How to Change a BMW Driveshaft Bearing

Updated July 19, 2017

The driveshaft on a BMW is a length of metal connected to the gearbox at one end of the vehicle and to the differential at the other end. There are a couple of components that can fail on a BMW driveshaft, including the centre support bearing and the rubber flex disc (if it is a model equipped with one), which keep the driveshaft centred on the car and help control vibrations. If the centre support bearing goes out, it causes very loud thumps as the driveshaft moves around.

Raise your BMW with the floor jack and place it on jack stands. You can either raise one side of it or raise it at all four corners. Either way, make sure it is raised high enough to allow you to comfortably reach the driveshaft. Also, make sure that the car is safely supported since you will be working underneath. You can slide a couple of wheels and tires under as well for added safety.

Spray penetrating oil on all the bolts that are going to be removed and let the oil soak in (the longer the better). Disconnect any sensors that go from the gearbox to the driveshaft. Not all models will have sensors, but some newer models like the 750 have sensors that must be disconnected. Note where the sensors go for later reinstallation.

Unbolt the exhaust hangers from the exhaust brackets. Disconnect the manifold bolts so that the exhaust can be dropped out of the way. (Depending on the model, you may be able to just loosen the manifold bolts a little to allow the exhaust to drop down enough.) Support the exhaust system with something (jack stands, block of wood, etc.) if you are not removing it entirely.

Remove the heat shield located between the exhaust system and the underside of the car (attached with a variety of bolts, depending on the model). Set the shield aside.

Remove the transmission crossmember, if needed, in order to access the bolts that hold the driveshaft to the transmission. Support the transmission with something during this procedure.

Remove the bolts that hold the driveshaft to the transmission and the bolts that hold it to the differential. Remove the bolts that hold the centre support bearing in place. Pull the driveshaft out from under the car.

Mark the two halves of the driveshaft where they meet so that when they are put back together they are properly oriented.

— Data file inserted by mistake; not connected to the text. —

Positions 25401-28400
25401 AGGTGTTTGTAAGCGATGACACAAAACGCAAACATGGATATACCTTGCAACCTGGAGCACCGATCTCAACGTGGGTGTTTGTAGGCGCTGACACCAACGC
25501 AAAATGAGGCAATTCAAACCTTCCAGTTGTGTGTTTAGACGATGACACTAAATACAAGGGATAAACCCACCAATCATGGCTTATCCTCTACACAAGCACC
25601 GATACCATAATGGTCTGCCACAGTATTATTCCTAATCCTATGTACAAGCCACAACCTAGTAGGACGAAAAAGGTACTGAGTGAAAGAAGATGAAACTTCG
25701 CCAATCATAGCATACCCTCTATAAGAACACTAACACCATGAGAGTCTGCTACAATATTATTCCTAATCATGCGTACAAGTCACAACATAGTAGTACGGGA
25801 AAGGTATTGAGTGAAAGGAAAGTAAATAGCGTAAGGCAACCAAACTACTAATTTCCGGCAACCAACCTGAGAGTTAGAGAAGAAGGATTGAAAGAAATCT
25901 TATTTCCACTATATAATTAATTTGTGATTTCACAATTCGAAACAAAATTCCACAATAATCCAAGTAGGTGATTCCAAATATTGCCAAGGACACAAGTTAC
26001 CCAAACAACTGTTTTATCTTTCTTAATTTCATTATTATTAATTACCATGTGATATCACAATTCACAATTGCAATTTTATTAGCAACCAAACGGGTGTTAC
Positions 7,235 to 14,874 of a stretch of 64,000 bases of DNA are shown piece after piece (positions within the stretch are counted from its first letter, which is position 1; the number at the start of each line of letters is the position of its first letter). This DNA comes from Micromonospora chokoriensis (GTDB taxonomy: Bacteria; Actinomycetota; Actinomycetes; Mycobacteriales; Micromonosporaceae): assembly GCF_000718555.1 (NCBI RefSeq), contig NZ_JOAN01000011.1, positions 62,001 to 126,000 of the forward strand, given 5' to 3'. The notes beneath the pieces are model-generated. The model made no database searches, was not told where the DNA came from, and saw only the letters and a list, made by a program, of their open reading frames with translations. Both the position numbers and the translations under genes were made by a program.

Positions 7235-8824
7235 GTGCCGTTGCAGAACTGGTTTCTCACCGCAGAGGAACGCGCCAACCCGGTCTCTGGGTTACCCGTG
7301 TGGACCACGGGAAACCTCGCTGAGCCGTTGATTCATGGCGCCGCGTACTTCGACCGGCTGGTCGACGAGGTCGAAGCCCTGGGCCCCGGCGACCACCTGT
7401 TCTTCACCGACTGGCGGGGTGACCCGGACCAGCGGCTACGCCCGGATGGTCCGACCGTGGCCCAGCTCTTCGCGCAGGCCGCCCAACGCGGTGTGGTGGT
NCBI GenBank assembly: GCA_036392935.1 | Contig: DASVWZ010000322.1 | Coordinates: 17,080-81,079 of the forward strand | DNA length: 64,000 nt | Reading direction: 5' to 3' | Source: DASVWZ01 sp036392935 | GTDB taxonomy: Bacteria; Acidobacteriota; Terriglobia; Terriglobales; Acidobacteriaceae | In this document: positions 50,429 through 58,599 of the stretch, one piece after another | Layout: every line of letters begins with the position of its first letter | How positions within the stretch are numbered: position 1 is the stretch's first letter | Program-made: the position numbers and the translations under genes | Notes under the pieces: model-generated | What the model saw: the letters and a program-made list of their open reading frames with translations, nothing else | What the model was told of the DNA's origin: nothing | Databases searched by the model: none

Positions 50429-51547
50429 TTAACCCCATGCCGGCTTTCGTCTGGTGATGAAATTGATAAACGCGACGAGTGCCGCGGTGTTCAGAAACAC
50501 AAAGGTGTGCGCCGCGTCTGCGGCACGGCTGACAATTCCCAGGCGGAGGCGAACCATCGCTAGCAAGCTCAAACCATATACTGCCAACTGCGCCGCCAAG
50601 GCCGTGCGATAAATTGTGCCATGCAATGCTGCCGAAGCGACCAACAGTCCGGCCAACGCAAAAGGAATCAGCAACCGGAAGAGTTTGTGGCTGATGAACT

Loosen the large nut behind the U-joint near the centre bearing a little, pull the driveshaft apart, then loosen the nut again, repeating until the driveshaft is separated.

Pull the centre support bearing off with a gear puller. Note the orientation of the bearing so that the new one is properly installed.

Install the new bearing by tapping it onto the driveshaft with a socket or similar tool that can fit over the splined part of the driveshaft. Tap the bearing on until the edge of the input shaft is just visible.

Reinstall the front shaft section, ensuring that the markings are properly lined up. Reinstall the driveshaft at both ends of the car in the reverse of removal. When you reinstall the driveshaft, preload the centre bearing 4 to 6mm toward the front of the car. Center the driveshaft in the transmission tunnel and tighten the bolts for the centre bearing.

Reinstall the transmission crossmember if it was removed. Reinstall the exhaust system. Lower the car to the ground.

Things You'll Need

  • Floor jack
  • Jack stands
  • Socket set and ratchet
  • New centre support bearing
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About the Author

William Zane has been a freelance writer and photographer for over six years and specializes primarily in automotive-related subject matter among many other topics. He has attended the Academy of Art College in San Francisco, where he studied automotive design, and the University of New Mexico, where he studied journalism.